Muscle Strains & Soft Tissue Injuries

Muscles are strained or torn when some or all of the fibers fail to cope with the demand placed upon them. They are most likely to occur in sudden acceleration, deceleration or change of direction. The most commonly affected muscles are hamstrings, gastrocnemius, quadriceps and hip adductors.

 

Classification

There are classifications grades of muscle strains:

musle-strain

Grade 1

Tear in a small number of muscle fibers and local pain with no loss of strength.

Grade 2

Tear in a significant number of muscle fibers with associated pain and swelling. Pain reproduced on muscle contraction

Grade 3

Complete tear of muscle. Usually occurs at musculotendinous junction.

 

Hamstring Muscle Sprains

Hamstrings strains usually occur during sprinting and kicking. It occurs when the hamstrings is at maximal activation and almost at the point of peak length. Generally the tears occur in the biceps femoris muscle.

Predisposing factors

  • Flexibilty
  • Strength
  • Lumbo-pelvic stability
  • Previous injury
  • Age
  • Fatigue
  • Warm-up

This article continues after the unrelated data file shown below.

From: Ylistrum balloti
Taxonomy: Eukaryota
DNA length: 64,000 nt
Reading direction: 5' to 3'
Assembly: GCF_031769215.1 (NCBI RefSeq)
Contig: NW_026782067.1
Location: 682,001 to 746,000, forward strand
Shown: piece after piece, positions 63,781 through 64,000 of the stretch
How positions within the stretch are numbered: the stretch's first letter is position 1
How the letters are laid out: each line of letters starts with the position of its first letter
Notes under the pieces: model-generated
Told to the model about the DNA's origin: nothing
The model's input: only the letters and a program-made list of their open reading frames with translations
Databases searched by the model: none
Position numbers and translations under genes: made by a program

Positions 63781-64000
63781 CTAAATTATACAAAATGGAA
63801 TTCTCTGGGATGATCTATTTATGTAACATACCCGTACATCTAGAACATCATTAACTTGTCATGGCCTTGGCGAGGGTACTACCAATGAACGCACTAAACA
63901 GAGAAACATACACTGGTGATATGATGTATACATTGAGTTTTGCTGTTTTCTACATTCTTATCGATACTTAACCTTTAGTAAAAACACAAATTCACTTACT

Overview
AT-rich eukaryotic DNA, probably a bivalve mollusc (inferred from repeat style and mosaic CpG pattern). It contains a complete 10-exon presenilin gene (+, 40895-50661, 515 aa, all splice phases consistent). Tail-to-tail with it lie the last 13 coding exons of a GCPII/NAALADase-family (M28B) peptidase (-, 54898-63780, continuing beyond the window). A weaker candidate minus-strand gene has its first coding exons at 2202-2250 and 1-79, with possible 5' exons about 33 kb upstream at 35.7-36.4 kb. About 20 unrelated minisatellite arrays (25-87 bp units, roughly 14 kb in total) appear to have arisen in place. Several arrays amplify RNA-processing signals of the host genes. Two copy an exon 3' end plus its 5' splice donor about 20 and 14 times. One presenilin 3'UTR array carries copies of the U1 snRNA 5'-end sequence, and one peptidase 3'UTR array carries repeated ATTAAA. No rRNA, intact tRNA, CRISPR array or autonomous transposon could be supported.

• Fitness level

Management

Treatment of soft tissue strains and sprains must address issues in the acute phase straight after injury as well as the rehabilitation that follows.

  • RICE
  • Soft tissue release (48 hours following injury)
    • Massage
    • Dry needling
  • Pain free range of motion exercises

Acute Management

Rehabilitation

rehabilitation after injury must take into account all the factors involved in getting the person back to full safe activity or sport.

Soft Tissue Release

  • Massage
  • Dry needling
  • Myofascial release

Eccentric Muscle Training

Working the muscle in the lengthening phase to promote muscular control.

Concentric Muscle Training

Training the muscle in the shortening phase.

Stretching

Functional Retraining

  • Light jogging, running or sprinting
  • Small kicks, standing full kick or running kicks
  • Running, acceleration/deceleration drills
  • Agility training

Core Stability

Pelvic floor and transverse abdominis retraining